The White House is expected to make an announcement on its peace plan in the coming day, according to the reports.

The reports come amid growing speculation that Trump could release his plan before the March 2 elections in Israel.

Responding to the reports, Defense Minister Naftali Bennett said his right-wing Yamina alliance would oppose any plan that includes “transferring land to Arabs or the establishing of a Palestinian state.

“President Trump, [Jared] Kushner and Ambassador [David] Friedman are true friends of Israel. It is likely that Israel faces a historic opportunity, along with significant risks,” he said in a statement.

Gantz met earlier Thursday with Pence for talks that Blue and White said were scheduled in advance.

“The two discussed diplomatic and security issues that concern regional developments,” a statement from the party said.

Gantz had long maintained that the United States should wait to publish the plan until after the election, but on Tuesday reversed course.

“I hope the president will move up [the roll-out] and I expect the plan will be released very soon,” he told reporters while touring the Jordan Valley. “Several weeks have passed. A lot of dramatic things are happening in the Middle East, and I look forward to the publication of the plan.”

Gantz also said he would push to extend Israeli sovereignty over the Jordan Valley “in coordination with the international community” after the upcoming elections.

Netanyahu later voiced support for a Knesset vote in the coming weeks to apply Israeli sovereignty over the area.

But according to a Channel 13 news report Wednesday, the Trump administration opposes any unilateral Israeli moves in the West Bank — such as extending sovereignty to the Jordan Valley — before the release of its peace plan.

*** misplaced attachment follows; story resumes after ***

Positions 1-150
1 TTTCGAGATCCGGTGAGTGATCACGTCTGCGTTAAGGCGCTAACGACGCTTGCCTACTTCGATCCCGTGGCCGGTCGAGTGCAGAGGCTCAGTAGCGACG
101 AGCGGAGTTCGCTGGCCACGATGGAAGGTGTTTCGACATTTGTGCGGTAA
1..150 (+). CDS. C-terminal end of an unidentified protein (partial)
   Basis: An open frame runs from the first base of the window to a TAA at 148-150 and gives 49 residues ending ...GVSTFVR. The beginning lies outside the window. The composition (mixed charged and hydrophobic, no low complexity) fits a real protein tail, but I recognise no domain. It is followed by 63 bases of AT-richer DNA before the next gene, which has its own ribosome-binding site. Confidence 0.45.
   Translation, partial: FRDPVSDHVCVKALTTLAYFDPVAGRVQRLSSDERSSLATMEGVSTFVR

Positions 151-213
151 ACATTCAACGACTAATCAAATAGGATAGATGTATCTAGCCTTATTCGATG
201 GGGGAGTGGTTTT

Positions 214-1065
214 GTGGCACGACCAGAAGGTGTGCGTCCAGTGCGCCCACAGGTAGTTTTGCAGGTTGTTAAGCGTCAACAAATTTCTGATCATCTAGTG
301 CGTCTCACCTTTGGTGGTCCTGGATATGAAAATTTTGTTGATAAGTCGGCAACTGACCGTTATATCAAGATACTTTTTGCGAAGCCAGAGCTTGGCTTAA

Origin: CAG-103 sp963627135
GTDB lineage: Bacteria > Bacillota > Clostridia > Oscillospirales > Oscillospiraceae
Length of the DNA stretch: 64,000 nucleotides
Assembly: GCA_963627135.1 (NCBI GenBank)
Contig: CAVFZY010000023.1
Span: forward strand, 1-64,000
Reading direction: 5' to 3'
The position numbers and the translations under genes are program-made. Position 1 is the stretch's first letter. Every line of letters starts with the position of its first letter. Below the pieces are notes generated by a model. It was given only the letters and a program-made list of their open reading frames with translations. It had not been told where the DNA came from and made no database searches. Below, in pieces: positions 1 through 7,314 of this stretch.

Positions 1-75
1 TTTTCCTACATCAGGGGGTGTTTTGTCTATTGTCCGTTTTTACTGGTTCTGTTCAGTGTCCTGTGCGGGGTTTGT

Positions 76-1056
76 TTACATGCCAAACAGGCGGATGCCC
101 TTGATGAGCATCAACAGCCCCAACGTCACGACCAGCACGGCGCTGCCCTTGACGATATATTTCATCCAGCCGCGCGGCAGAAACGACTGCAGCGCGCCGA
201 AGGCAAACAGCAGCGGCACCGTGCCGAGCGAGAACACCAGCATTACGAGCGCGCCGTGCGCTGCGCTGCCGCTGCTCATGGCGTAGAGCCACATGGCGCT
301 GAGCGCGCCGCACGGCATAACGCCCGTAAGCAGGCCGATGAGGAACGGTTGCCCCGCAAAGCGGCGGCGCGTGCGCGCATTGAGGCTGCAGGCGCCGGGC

Prime Minister Benjamin Netanyahu (R), US National Security Advisor John Bolton (C) and US Ambassador to Israel David Friedman tour the Jordan Valley on June 23, 2019. (Kobi Gideon/GPO)

Israel captured East Jerusalem, the Gaza Strip and the West Bank in the 1967 Six Day War. The Palestinians claim these areas for a future state, a position backed by the international community.

Since taking office, Trump has refrained from backing a two-state solution to the Israeli-Palestinian conflict, a formula backed by past US administrations and many other countries.

Kushner, Trump’s senior adviser and son-in-law, was expected in Jerusalem this week for meetings with Netanyahu and Gantz, but canceled on Wednesday.

A White House official cited weather-related issues in Davos, Switzerland, where Kushner was accompanying Trump for the World Economic Forum.

Over the course of the last two elections in 2019, Trump officials repeatedly said they would wait until Israel’s democratic process resolved itself before unveiling the proposal. With a third election on the way, however, continuing that policy could mean the White House shelving the plan indefinitely so as not to release it in the middle of America’s 2020 presidential election cycle.